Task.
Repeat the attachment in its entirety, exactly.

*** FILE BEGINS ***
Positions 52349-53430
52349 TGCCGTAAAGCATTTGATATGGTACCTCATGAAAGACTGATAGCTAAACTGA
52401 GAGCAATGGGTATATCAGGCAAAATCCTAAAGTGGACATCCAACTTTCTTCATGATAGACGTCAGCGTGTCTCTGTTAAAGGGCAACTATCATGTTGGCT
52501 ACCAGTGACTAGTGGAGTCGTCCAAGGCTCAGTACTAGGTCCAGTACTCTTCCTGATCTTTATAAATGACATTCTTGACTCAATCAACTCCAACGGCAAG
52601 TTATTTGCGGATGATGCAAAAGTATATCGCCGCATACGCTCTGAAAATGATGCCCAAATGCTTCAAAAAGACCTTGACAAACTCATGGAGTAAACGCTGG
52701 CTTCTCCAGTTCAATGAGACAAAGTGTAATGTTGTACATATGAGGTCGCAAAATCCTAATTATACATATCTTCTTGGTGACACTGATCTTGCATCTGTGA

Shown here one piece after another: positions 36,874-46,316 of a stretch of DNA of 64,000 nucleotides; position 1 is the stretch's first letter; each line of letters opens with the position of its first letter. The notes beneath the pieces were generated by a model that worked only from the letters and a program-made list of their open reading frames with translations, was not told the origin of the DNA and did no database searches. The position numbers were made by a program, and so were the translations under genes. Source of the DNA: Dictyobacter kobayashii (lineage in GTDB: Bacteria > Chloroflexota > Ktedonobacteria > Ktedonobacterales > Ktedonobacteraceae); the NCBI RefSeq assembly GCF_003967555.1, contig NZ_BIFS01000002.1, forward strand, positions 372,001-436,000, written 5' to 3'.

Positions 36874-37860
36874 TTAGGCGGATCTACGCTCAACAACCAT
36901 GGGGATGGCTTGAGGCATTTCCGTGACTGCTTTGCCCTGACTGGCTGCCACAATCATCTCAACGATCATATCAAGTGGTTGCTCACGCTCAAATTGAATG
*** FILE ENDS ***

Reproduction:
Positions 52349-53430
52349 TGCCGTAAAGCATTTGATATGGTACCTCATGAAAGACTGATAGCTAAACTGA
52401 GAGCAATGGGTATATCAGGCAAAATCCTAAAGTGGACATCCAACTTTCTTCATGATAGACGTCAGCGTGTCTCTGTTAAAGGGCAACTATCATGTTGGCT
52501 ACCAGTGACTAGTGGAGTCGTCCAAGGCTCAGTACTAGGTCCAGTACTCTTCCTGATCTTTATAAATGACATTCTTGACTCAATCAACTCCAACGGCAAG
52601 TTATTTGCGGATGATGCAAAAGTATATCGCCGCATACGCTCTGAAAATGATGCCCAAATGCTTCAAAAAGACCTTGACAAACTCATGGAGTAAACGCTGG
52701 CTTCTCCAGTTCAATGAGACAAAGTGTAATGTTGTACATATGAGGTCGCAAAATCCTAATTATACATATCTTCTTGGTGACACTGATCTTGCATCTGTGA

Shown here one piece after another: positions 36,874-46,316 of a stretch of DNA of 64,000 nucleotides; position 1 is the stretch's first letter; each line of letters opens with the position of its first letter. The notes beneath the pieces were generated by a model that worked only from the letters and a program-made list of their open reading frames with translations, was not told the origin of the DNA and did no database searches. The position numbers were made by a program, and so were the translations under genes. Source of the DNA: Dictyobacter kobayashii (lineage in GTDB: Bacteria > Chloroflexota > Ktedonobacteria > Ktedonobacterales > Ktedonobacteraceae); the NCBI RefSeq assembly GCF_003967555.1, contig NZ_BIFS01000002.1, forward strand, positions 372,001-436,000, written 5' to 3'.

Positions 36874-37860
36874 TTAGGCGGATCTACGCTCAACAACCAT
36901 GGGGATGGCTTGAGGCATTTCCGTGACTGCTTTGCCCTGACTGGCTGCCACAATCATCTCAACGATCATATCAAGTGGTTGCTCACGCTCAAATTGAATG